Studies have shown that exposure to certain irritants during childhood, namely second-hand cigarette smoke, can play a role. Genetics is also thought to be involved in the development of hay fever. If you have a family history of allergies, of any kind, you might be more likely to develop hay fever.

    These factors don’t guarantee that you will have hay fever at any point in your life, and hay fever isn’t limited to people in these risk groups. You might not have a family history of hay fever and you might not have been around cigarette smoke at all as a child, but you can still develop the condition.

    How common is hay fever?

    Hay fever is very common. Its prevalence, based on diagnosis, is around 15%, but it’s thought to be as high as 30% based on people who show symptoms but don’t seek a diagnosis.

    Hay fever is also the most common paediatric condition, but children are more prone to get seasonal hay fever, whilst adults are more prone to develop chronic hay fever.

    Reference Popover #ref1
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    Medically reviewed by
    Dr Daniel Atkinson
    GP Clinical Lead
    on August 02, 2022.
    Meet Daniel
    This page was medically reviewed by Dr Daniel Atkinson, GP Clinical Lead on August 02, 2022. Next review due on August 01, 2024.

    How we source info.

    When we present you with stats, data, opinion or a consensus, we’ll tell you where this came from. And we’ll only present data as clinically reliable if it’s come from a reputable source, such as a state or government-funded health body, a peer-reviewed medical journal, or a recognised analytics or data body. Read more in our editorial policy.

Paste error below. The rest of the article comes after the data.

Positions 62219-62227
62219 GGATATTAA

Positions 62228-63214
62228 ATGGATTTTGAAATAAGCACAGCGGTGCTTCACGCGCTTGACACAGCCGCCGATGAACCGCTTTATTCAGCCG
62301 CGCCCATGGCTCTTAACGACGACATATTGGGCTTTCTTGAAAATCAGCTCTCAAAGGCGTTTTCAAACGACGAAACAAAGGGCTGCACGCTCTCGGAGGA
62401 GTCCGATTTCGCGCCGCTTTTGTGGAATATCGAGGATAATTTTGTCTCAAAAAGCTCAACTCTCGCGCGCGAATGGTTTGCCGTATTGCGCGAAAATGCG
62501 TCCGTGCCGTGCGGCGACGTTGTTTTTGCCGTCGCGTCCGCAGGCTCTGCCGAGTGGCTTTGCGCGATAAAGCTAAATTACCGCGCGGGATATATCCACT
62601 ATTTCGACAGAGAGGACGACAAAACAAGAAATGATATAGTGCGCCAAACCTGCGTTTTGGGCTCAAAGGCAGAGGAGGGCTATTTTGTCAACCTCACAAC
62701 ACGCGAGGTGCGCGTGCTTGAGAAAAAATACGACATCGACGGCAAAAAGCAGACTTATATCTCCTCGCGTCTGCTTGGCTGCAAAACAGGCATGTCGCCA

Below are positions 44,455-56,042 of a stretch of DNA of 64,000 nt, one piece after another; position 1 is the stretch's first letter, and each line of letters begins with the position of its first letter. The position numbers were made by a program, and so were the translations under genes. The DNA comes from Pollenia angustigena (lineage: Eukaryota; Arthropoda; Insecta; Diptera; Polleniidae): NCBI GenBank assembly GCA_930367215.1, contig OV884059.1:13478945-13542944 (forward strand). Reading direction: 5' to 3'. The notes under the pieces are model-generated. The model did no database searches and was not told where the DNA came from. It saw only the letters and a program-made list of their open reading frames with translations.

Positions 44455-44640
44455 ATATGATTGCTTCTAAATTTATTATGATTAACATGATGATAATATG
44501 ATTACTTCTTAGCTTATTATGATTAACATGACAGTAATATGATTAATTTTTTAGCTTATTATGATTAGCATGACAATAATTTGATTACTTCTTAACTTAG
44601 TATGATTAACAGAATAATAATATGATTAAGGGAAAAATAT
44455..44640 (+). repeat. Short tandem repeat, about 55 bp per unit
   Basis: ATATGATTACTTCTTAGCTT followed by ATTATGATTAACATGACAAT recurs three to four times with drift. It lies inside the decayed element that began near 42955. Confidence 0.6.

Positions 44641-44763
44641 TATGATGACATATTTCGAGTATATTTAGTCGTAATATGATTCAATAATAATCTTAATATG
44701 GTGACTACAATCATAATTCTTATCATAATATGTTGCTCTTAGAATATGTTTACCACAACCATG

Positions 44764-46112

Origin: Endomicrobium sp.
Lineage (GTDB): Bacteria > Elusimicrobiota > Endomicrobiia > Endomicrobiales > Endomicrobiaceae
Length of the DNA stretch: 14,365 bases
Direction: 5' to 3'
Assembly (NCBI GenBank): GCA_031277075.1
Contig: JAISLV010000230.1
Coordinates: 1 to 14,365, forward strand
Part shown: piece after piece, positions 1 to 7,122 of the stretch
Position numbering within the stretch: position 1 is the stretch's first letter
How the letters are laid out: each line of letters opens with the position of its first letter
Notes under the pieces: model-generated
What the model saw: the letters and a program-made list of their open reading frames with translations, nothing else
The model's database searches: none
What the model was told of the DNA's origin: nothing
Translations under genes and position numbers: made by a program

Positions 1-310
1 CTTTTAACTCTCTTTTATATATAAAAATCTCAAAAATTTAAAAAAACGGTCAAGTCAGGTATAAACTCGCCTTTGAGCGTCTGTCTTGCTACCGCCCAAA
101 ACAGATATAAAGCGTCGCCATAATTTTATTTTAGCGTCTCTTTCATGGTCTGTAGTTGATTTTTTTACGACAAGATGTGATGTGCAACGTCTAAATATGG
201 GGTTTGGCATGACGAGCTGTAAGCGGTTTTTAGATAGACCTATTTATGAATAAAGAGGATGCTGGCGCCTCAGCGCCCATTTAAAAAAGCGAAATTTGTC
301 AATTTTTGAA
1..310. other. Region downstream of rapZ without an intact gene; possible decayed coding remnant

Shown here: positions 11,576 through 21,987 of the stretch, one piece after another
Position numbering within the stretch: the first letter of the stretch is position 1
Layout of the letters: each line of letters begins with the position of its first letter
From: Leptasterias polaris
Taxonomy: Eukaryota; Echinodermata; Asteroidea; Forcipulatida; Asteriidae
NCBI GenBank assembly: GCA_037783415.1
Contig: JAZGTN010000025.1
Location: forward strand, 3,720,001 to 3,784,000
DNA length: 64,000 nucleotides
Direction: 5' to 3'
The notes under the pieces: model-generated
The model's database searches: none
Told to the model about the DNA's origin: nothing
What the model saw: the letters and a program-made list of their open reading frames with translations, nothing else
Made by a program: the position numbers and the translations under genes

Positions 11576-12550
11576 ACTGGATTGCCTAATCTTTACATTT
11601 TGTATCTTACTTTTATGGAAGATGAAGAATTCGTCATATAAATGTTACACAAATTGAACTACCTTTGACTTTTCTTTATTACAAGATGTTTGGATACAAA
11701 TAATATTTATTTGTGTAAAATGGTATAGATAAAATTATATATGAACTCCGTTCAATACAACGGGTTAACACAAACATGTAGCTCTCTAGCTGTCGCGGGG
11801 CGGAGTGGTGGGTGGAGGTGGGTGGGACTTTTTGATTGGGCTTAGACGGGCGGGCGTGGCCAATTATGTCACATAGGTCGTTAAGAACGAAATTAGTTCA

What causes hay fever?

    Hay fever is a type of allergy, and it’s caused by a response from your immune system to what it perceives as a threat, even though it’s not. In the case of hay fever, your immune system thinks that pollen and/or dust mites are a threat so it responds like it would to a virus.

    Symptoms of hay fever occur when your body produces histamine in order to protect your body against this perceived threat. The role of treatment with antihistamines is to curb this process and reduce or get rid of your symptoms.

    Hay fever can also co-occur with asthma, and it’s a risk factor for asthma too, so there are links between the two. Your airways may experience continuous inflammation and this can lead to chronic hay fever.

    What are the symptoms of hay fever?

    The symptoms of hay fever can vary greatly in severity, but most people will experience the same set of symptoms. These include, but are not limited to:

    • sneezing
    • watery and itchy eyes (this can compromise vision so it can get in the way of your routine)
    • itchy throat which results in coughing, that is sometimes hard to control
    • blocked, runny, and/or itchy nose

    Less common symptoms include:

    • sweating
    • loss of smell and/or taste
    • headaches
    • pain caused by blocked sinuses
    • itchiness in the ears

    If you’re struggling with particularly strong symptoms of hay fever, you should seek medical assistance. Our clinicians will be able to advise you on the best course of treatment for your individual health needs and monitor your progress to make sure you don’t need a different medication or dosage.

    Can hay fever lead to other problems?

    Hay fever can lead to both long-term and short-term complications such as sleep disturbances, constant fatigue, a decrease in cognitive abilities and learning abilities, and an overall lower quality of life.